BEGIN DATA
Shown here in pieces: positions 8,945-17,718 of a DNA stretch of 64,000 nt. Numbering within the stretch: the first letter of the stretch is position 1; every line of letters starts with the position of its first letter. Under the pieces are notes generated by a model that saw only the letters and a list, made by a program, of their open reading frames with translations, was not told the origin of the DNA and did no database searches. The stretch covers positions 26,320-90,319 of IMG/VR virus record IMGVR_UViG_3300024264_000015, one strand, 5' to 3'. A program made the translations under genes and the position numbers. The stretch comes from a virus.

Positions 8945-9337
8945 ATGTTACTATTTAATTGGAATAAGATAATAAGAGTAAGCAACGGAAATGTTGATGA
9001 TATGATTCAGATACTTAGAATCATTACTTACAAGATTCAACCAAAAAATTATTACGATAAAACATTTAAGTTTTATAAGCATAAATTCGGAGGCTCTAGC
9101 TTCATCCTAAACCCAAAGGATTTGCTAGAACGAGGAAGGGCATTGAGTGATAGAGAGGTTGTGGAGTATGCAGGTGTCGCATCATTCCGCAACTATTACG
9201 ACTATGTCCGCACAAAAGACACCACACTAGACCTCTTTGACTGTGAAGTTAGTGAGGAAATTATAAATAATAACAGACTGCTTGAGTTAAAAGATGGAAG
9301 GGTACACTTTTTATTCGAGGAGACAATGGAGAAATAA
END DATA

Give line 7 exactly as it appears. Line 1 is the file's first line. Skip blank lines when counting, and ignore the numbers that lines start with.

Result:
9301 GGTACACTTTTTATTCGAGGAGACAATGGAGAAATAA